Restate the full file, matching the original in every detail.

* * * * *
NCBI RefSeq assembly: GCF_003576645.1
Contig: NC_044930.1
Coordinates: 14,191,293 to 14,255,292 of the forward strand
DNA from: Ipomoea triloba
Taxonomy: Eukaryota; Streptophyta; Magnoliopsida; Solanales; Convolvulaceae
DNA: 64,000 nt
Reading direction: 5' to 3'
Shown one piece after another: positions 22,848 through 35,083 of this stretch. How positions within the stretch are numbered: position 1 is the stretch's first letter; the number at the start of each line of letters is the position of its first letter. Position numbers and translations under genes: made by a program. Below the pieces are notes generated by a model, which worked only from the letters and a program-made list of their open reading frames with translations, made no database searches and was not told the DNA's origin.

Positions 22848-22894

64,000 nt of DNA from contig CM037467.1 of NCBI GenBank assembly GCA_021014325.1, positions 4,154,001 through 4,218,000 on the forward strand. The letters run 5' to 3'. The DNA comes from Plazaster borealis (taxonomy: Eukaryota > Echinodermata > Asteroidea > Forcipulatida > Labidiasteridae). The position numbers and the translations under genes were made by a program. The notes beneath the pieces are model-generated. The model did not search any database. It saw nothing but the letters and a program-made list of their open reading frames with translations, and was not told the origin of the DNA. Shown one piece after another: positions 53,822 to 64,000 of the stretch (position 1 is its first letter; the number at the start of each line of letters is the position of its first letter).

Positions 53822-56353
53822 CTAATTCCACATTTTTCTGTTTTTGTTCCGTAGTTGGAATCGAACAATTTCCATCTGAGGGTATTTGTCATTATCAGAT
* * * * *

NCBI RefSeq assembly: GCF_003576645.1
Contig: NC_044930.1
Coordinates: 14,191,293 to 14,255,292 of the forward strand
DNA from: Ipomoea triloba
Taxonomy: Eukaryota; Streptophyta; Magnoliopsida; Solanales; Convolvulaceae
DNA: 64,000 nt
Reading direction: 5' to 3'
Shown one piece after another: positions 22,848 through 35,083 of this stretch. How positions within the stretch are numbered: position 1 is the stretch's first letter; the number at the start of each line of letters is the position of its first letter. Position numbers and translations under genes: made by a program. Below the pieces are notes generated by a model, which worked only from the letters and a program-made list of their open reading frames with translations, made no database searches and was not told the DNA's origin.

Positions 22848-22894

64,000 nt of DNA from contig CM037467.1 of NCBI GenBank assembly GCA_021014325.1, positions 4,154,001 through 4,218,000 on the forward strand. The letters run 5' to 3'. The DNA comes from Plazaster borealis (taxonomy: Eukaryota > Echinodermata > Asteroidea > Forcipulatida > Labidiasteridae). The position numbers and the translations under genes were made by a program. The notes beneath the pieces are model-generated. The model did not search any database. It saw nothing but the letters and a program-made list of their open reading frames with translations, and was not told the origin of the DNA. Shown one piece after another: positions 53,822 to 64,000 of the stretch (position 1 is its first letter; the number at the start of each line of letters is the position of its first letter).

Positions 53822-56353
53822 CTAATTCCACATTTTTCTGTTTTTGTTCCGTAGTTGGAATCGAACAATTTCCATCTGAGGGTATTTGTCATTATCAGAT